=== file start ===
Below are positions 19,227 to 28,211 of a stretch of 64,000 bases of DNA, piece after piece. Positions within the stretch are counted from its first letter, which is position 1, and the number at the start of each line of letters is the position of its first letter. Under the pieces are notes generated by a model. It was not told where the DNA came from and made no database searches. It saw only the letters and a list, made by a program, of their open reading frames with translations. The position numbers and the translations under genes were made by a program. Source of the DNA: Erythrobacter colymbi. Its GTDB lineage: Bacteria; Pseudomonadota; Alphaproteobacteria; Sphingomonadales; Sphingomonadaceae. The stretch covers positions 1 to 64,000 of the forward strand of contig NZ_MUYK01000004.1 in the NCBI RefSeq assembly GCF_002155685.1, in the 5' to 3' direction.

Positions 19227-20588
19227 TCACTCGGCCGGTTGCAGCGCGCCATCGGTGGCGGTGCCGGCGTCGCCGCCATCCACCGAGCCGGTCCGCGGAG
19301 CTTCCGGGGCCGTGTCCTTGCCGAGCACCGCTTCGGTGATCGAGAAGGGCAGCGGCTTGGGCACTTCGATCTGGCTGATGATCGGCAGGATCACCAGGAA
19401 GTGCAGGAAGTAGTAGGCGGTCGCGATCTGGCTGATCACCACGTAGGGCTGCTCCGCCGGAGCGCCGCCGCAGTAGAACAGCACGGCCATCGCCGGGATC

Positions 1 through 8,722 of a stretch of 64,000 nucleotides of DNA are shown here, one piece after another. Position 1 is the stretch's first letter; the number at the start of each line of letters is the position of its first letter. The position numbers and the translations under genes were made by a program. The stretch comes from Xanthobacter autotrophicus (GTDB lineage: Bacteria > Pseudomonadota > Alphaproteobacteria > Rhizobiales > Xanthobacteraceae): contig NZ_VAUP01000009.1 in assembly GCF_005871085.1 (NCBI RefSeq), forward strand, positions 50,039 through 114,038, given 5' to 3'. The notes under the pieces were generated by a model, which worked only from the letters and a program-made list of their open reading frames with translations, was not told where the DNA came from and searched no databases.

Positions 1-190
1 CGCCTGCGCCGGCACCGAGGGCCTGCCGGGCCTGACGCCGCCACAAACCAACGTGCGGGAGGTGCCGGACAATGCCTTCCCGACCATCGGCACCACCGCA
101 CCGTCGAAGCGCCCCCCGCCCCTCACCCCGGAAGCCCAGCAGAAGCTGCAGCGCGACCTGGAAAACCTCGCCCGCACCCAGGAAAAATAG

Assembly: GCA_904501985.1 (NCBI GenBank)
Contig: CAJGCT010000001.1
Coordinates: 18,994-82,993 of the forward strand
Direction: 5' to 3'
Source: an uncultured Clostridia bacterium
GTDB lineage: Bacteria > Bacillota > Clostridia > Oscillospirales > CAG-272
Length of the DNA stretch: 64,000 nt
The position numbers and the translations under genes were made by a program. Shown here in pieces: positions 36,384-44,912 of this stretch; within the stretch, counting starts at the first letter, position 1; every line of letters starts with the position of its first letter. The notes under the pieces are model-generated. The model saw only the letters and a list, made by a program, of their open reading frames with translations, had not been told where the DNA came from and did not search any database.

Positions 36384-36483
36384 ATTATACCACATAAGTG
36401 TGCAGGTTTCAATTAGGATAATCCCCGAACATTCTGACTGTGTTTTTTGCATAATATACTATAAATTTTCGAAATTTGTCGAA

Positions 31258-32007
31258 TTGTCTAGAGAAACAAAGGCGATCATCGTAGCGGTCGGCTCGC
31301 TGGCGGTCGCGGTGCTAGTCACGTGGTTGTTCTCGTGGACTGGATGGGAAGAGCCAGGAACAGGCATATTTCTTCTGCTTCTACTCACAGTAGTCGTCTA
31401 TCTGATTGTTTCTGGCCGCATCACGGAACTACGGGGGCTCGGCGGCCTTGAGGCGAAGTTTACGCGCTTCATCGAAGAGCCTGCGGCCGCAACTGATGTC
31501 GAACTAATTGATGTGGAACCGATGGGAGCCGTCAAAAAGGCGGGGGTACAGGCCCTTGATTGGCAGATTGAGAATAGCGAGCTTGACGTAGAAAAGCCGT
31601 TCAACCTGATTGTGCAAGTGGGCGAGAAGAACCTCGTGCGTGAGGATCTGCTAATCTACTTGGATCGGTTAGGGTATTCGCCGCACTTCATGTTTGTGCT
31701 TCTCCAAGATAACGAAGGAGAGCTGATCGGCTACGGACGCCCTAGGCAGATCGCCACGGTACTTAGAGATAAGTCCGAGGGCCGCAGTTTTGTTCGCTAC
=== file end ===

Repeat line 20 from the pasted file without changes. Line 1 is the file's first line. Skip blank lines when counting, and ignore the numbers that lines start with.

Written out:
36401 TGCAGGTTTCAATTAGGATAATCCCCGAACATTCTGACTGTGTTTTTTGCATAATATACTATAAATTTTCGAAATTTGTCGAA